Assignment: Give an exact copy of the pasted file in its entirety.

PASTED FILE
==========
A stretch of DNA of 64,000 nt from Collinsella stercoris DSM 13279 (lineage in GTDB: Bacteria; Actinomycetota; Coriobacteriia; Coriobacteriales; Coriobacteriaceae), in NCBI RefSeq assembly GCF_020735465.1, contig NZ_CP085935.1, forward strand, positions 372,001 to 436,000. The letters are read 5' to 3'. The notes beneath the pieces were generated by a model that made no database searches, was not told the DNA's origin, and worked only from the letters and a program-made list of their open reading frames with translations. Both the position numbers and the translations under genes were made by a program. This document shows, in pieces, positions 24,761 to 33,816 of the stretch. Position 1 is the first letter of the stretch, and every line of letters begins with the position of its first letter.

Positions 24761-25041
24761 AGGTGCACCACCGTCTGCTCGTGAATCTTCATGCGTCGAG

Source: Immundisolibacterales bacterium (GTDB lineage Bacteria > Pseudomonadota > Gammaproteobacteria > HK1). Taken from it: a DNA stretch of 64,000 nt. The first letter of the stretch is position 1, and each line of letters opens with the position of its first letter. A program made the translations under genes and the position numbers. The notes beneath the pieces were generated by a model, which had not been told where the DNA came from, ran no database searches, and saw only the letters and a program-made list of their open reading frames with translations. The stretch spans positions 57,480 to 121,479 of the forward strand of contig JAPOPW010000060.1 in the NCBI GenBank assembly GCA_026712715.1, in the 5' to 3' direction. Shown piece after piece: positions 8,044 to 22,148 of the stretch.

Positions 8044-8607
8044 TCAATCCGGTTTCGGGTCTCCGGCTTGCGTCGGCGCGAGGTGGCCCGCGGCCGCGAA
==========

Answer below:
A stretch of DNA of 64,000 nt from Collinsella stercoris DSM 13279 (lineage in GTDB: Bacteria; Actinomycetota; Coriobacteriia; Coriobacteriales; Coriobacteriaceae), in NCBI RefSeq assembly GCF_020735465.1, contig NZ_CP085935.1, forward strand, positions 372,001 to 436,000. The letters are read 5' to 3'. The notes beneath the pieces were generated by a model that made no database searches, was not told the DNA's origin, and worked only from the letters and a program-made list of their open reading frames with translations. Both the position numbers and the translations under genes were made by a program. This document shows, in pieces, positions 24,761 to 33,816 of the stretch. Position 1 is the first letter of the stretch, and every line of letters begins with the position of its first letter.

Positions 24761-25041
24761 AGGTGCACCACCGTCTGCTCGTGAATCTTCATGCGTCGAG

Source: Immundisolibacterales bacterium (GTDB lineage Bacteria > Pseudomonadota > Gammaproteobacteria > HK1). Taken from it: a DNA stretch of 64,000 nt. The first letter of the stretch is position 1, and each line of letters opens with the position of its first letter. A program made the translations under genes and the position numbers. The notes beneath the pieces were generated by a model, which had not been told where the DNA came from, ran no database searches, and saw only the letters and a program-made list of their open reading frames with translations. The stretch spans positions 57,480 to 121,479 of the forward strand of contig JAPOPW010000060.1 in the NCBI GenBank assembly GCA_026712715.1, in the 5' to 3' direction. Shown piece after piece: positions 8,044 to 22,148 of the stretch.

Positions 8044-8607
8044 TCAATCCGGTTTCGGGTCTCCGGCTTGCGTCGGCGCGAGGTGGCCCGCGGCCGCGAA